Plaintiff and Alicia Campbell then went back inside the Campbell home. [Doc. 36, Attachment 2 at p. 5]. Plaintiff and Alicia Campbell had been inside for approximately one minute when they heard a knock at the door. [Id.]. Alicia Campbell looked through the peephole, then opened the door slightly. [Id.]. Two police officers, defendants Babaoglu and Clark, were at the door. [Id.]. Plaintiff was behind and to the left of Alicia Campbell at this point, so the officers could not see all of Plaintiff's body, nor could they tell if Plaintiff was armed. [Id.]. The officers stated that they were responding to a report of a domestic disturbance. [Id.]. Alicia Campbell then told the officers that Mrs. Campbell had made the call, but that Mrs. Campbell had left the home. [Id. at p. 27]. Alicia Campbell next told the officers that only she and Plaintiff were on the premises. [Id.].

The officers then pushed the door open, entered the Campbell home without permission, and one of the officers shined a flashlight in Plaintiff's face. [Id. at 27-28]. Plaintiff had his hands in his pockets. [Id. at 4]. The officers asked Plaintiff to take his hands out of his pockets; Plaintiff complied, but soon placed his hands back in his pockets to pull his pants up. [Id.]. The officers asked Plaintiff two or three more times to take his hands out of his pockets, with Plaintiff complying for a brief period before again placing his hands in his pockets. [Id.]. After asking Plaintiff three or four times to take his hands out of his pockets, the officers pushed Plaintiff against the wall of the foyer and then down onto the stairs. [Id.]. Plaintiff sustained a cut to his head during this incident. [Id. at p. 6]. Plaintiff was placed in handcuffs, but was not beaten, punched, or otherwise attacked. [Id.].

When the officers entered the house, Alicia Campbell called Mrs. Campbell's cell phone. [Id. at p. 18]. When the officers attempted to restrain Plaintiff, Alicia Campbell told Mrs. Campbell "Oh my God. They're killing my daddy. Oh my God. They're killing my daddy." [Id.]. Mrs. Campbell then turned her vehicle around and returned home. [Id.]. After Mrs. Campbell returned, defendant Clark approached Mrs. Campbell and prevented Mrs. Campbell from approaching Alicia Campbell or Plaintiff. [Id.]. At the same time, defendant Babaoglu escorted Plaintiff to Babaoglu's patrol car. [Id.]. Plaintiff then asked Mrs. Campbell if she had wanted this to happen. [Id.]. In response, defendant Babaoglu slammed Plaintiff's head into the back of Babaoglu's patrol car. [Id.].

At this point Mrs. Campbell started crying and told defendant Clark that she thought the 911 call had been cancelled and asked the officers not to take Plaintiff to jail. [Id.]. Mrs. Campbell also told Defendant Clark that "There's no reason to take him to jail. He's not assaulted me. He's not assaulted our daughter. There's no reason to do this." [Id.]. Defendant Babaoglu then took Plaintiff around to the side of Babaoglu's car, slammed Plaintiff's head into the top of the car, and then placed Plaintiff inside the car. [Id.]. Plaintiff was then driven to a nearby Wiegels, where he was inspected by paramedics. [Id. at p. 8].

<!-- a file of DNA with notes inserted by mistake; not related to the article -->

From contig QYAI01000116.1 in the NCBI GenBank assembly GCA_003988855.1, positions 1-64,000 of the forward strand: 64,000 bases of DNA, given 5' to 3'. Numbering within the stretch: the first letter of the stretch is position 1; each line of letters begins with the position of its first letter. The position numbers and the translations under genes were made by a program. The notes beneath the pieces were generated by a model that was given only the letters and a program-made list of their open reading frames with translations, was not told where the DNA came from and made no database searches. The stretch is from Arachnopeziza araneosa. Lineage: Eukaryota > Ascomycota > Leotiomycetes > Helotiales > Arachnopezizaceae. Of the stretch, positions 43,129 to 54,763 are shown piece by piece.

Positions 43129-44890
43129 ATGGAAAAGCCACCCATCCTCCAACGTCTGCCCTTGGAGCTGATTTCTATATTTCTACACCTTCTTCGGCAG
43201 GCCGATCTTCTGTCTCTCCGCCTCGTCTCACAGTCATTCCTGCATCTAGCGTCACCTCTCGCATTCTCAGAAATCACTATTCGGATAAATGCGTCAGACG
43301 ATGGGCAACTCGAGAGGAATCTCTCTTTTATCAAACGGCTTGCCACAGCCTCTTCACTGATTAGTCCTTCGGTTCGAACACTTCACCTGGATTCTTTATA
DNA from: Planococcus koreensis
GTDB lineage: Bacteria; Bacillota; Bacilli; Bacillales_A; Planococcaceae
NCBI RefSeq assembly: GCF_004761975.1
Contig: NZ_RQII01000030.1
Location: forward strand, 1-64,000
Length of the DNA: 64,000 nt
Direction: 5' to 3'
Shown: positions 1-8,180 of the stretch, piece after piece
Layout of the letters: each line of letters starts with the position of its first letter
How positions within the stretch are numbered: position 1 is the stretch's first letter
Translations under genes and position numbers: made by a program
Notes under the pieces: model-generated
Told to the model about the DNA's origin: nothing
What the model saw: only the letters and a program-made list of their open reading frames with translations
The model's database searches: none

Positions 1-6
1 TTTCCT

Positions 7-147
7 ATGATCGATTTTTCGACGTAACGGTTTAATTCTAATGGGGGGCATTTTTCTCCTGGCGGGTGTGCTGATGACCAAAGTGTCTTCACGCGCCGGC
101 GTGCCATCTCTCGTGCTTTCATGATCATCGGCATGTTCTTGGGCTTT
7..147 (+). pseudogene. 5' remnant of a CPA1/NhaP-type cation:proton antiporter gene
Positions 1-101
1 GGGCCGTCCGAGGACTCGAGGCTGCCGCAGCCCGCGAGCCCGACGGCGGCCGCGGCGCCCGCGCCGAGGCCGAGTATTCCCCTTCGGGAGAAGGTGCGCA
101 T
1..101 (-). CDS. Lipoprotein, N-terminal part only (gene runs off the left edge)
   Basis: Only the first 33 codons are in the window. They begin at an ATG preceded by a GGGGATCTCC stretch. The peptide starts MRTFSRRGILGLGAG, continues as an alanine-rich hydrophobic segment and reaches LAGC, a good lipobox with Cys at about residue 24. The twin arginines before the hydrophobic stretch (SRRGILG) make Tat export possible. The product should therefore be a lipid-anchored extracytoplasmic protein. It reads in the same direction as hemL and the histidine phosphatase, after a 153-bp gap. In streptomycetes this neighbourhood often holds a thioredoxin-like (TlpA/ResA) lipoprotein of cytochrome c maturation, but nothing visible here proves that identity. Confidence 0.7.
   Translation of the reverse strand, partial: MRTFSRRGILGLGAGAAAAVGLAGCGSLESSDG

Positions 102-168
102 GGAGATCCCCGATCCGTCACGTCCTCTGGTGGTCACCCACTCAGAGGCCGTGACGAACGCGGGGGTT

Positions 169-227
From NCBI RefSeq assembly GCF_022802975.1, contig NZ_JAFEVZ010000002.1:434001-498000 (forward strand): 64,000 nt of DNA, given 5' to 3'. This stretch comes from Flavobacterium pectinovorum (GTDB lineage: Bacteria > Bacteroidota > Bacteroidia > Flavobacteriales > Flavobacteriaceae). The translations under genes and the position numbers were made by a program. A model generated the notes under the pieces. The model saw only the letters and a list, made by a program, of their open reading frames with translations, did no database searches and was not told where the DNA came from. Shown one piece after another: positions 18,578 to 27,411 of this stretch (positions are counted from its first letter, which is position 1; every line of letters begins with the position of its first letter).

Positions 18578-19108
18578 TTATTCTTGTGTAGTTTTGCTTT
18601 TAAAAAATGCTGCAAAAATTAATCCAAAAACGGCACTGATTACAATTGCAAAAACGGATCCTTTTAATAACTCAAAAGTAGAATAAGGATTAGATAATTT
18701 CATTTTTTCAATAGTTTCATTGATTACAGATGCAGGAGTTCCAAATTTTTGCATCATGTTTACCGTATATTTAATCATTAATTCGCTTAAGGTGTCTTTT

Plaintiff was then taken to jail. [Id.]. Plaintiff was held overnight and then released on bond. [Id. at p. 23]. Approximately a month later the charges against Plaintiff were dismissed. [Id.].

II. Standard of Review

Under Fed. R. Civ. P. 56(c), summary judgment is proper if "the pleadings, depositions, answers to interrogatories, admissions on file, together with the affidavits, if any, show that there is no genuine issue of material fact and that the moving party is entitled to judgment as a matter of law." The burden of establishing there is no genuine issue of material fact lies upon the moving party. Celotex Corp. v. Catrett, 477 U.S. 317, 330 n.2 (1986). The court must view the facts and all inferences to be drawn therefrom in the light most favorable to the non-moving party. Matsushita Elec. Indus. Co. v. Zenith Radio Corp., 475 U.S. 574, 587 (1986); Burchett v. Kiefer, 310 F.3d 937, 942 (6th Cir. 2002). To establish a genuine issue as to the existence of a particular element, the non-moving party must point to evidence in the record upon which a reasonable jury could find in its favor. Anderson v. Liberty Lobby, Inc., 477 U.S. 242, 248 (1986). The genuine issue must also be material; that is, it must involve facts that might affect the outcome of the suit under the governing law. Id.

The judge's function at the point of summary judgment is limited to determining whether sufficient evidence has been presented to make the issue of fact a proper jury question, and not to weigh the evidence, judge the credibility of witnesses, or determine the truth of the matter. Id. at 249. Thus, "[t]he inquiry performed is the threshold inquiry of determining whether there is the need for trial -- whether, in other words, there are any genuine factual issues that ...